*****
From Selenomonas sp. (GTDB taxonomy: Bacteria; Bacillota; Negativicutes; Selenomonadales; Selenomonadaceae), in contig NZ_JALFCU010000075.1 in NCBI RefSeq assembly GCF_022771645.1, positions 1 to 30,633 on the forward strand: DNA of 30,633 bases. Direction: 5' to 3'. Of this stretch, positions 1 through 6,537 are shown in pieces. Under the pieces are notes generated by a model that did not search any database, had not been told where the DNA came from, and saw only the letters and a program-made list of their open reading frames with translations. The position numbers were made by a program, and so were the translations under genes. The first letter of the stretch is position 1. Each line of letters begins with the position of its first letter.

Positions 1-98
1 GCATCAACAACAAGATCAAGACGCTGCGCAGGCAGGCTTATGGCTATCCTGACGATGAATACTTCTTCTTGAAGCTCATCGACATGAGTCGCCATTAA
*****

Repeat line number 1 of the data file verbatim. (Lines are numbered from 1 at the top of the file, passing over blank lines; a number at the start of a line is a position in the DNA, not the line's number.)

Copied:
From Selenomonas sp. (GTDB taxonomy: Bacteria; Bacillota; Negativicutes; Selenomonadales; Selenomonadaceae), in contig NZ_JALFCU010000075.1 in NCBI RefSeq assembly GCF_022771645.1, positions 1 to 30,633 on the forward strand: DNA of 30,633 bases. Direction: 5' to 3'. Of this stretch, positions 1 through 6,537 are shown in pieces. Under the pieces are notes generated by a model that did not search any database, had not been told where the DNA came from, and saw only the letters and a program-made list of their open reading frames with translations. The position numbers were made by a program, and so were the translations under genes. The first letter of the stretch is position 1. Each line of letters begins with the position of its first letter.